LITIGATION MANUAL SUPPLEMENT: Criminalization of Homelessness Case Summaries 2022

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Summary

Despite a lack of affordable housing and shelter space, governments have chosen to threaten, arrest, and ticket homeless persons for performing life-sustaining activities – such as sleeping or sitting down – in outdoor public space. In addition to an increasing number of laws that civilly and criminally punish homelessness, governments also regularly displace people experiencing homelessness from public space – a practice commonly called “sweeps” – and seize their personal property. We refer to these punitive policies collectively as the criminalization of homelessness.

Because people experiencing homelessness are not on the street by choice but because they lack choices, criminal and civil punishment serves no constructive purpose. Instead, criminalizing homelessness creates acute harm and wastes precious public resources on policies that do not work to reduce homelessness.  Indeed, arrests, unaffordable tickets, and displacement from public space for doing what any human being must do to survive can make homelessness more difficult to escape.

Key Findings

  • Litigation is an effective tool in fighting the criminalization of homelessness.
  • 100% of lawsuits challenging panhandling bans have been successful since the U.S. Supreme Court decided Reed v. Town of Gilbert in 2015.
  • The majority of successful litigation challenging criminalization policies are against camping bans and/or sweeps of encampments.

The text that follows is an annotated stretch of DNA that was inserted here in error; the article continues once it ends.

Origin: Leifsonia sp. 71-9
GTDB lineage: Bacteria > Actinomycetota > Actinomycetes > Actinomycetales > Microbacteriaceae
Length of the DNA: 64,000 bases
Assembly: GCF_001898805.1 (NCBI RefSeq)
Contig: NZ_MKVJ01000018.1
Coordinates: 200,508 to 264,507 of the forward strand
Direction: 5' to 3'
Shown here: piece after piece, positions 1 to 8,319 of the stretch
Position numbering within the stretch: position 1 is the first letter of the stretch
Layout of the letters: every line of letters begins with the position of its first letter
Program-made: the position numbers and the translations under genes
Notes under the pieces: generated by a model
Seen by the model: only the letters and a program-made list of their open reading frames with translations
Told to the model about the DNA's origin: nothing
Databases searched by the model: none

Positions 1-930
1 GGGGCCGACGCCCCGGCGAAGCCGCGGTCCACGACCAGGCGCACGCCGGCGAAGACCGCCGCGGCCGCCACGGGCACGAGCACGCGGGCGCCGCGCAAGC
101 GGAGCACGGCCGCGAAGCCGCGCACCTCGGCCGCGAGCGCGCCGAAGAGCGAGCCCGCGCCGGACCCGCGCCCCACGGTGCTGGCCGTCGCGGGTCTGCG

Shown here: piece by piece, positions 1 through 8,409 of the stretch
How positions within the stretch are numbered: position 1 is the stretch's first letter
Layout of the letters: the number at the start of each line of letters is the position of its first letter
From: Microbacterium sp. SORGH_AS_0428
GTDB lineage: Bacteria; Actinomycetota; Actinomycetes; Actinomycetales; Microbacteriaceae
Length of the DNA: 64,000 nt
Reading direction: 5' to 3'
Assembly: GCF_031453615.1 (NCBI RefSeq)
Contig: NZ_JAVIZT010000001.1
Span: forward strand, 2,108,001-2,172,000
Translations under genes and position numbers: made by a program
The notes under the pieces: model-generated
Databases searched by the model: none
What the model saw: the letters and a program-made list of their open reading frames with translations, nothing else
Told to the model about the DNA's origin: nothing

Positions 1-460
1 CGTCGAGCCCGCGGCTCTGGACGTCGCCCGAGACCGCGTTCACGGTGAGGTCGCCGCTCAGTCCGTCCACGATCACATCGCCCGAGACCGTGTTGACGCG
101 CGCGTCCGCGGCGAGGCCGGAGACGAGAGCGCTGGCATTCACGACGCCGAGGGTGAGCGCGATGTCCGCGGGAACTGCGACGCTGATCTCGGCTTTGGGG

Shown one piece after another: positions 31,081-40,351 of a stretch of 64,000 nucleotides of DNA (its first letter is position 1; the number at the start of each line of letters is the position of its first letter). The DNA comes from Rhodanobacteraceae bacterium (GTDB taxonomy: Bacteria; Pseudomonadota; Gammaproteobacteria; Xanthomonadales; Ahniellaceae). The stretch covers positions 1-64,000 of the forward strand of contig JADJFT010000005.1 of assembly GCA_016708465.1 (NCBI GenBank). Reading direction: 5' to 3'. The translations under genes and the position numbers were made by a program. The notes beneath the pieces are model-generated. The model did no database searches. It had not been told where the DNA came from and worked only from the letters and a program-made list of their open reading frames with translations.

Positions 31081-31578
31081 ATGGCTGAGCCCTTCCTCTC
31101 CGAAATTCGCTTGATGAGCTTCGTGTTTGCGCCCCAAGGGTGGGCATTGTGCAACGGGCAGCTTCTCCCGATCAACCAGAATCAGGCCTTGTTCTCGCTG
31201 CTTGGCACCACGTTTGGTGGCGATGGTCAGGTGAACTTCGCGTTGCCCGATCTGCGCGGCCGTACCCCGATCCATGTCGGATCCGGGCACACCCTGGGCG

• Loitering, loafing, and vagrancy laws are often unconstitutionally vague.
  • Food sharing bans often violate free religious exercise and/or free speech.

Conclusion

The Law Center has reported since 2006 on ineffective, harmful, and expensive policies that criminalize homelessness. Along with being cruel and wasteful public policy, laws punishing homelessness often violate the legal rights of people without housing and make homelessness harder to escape. These policies also invite litigation which, more often than not, results in positive outcomes for unhoused plaintiffs, but wastes tax dollars, time, and energy that is better focused on solving the crisis of homelessness.

Yet, punitive policy approaches to homelessness are growing around the country. Political pressure to “do something” about visible homelessness has led communities to punish people for living outside, forcibly commit people to mental institutions, and/or concentrate unhoused people into segregated spaces, like congregate shelters or sanctioned encampments, so that they are hidden from public view. But, temporarily hiding homelessness helps no one. Rather, this
strategy produces acute harm by wasting precious public resources on systems of punishment and segregation that will inevitably fail to reduce homelessness, and its visibility, while the crisis worsens.

We are living in an era when housing is unaffordable to people living at the lowest income brackets, a disproportionate number of whom are people of color. To solve the crisis of homelessness, we must address its root causes – a lack of affordable housing and systemic racism – rather than its visible symptoms. We can end homelessness through sensible, cost-effective policies that implement the human right to housing. We all wish to end homelessness in our communities—and the best, most cost-effective, and permanent way to achieve that is to ensure that all who are unsheltered can access adequate, alternative housing. We need housing, not handcuffs.

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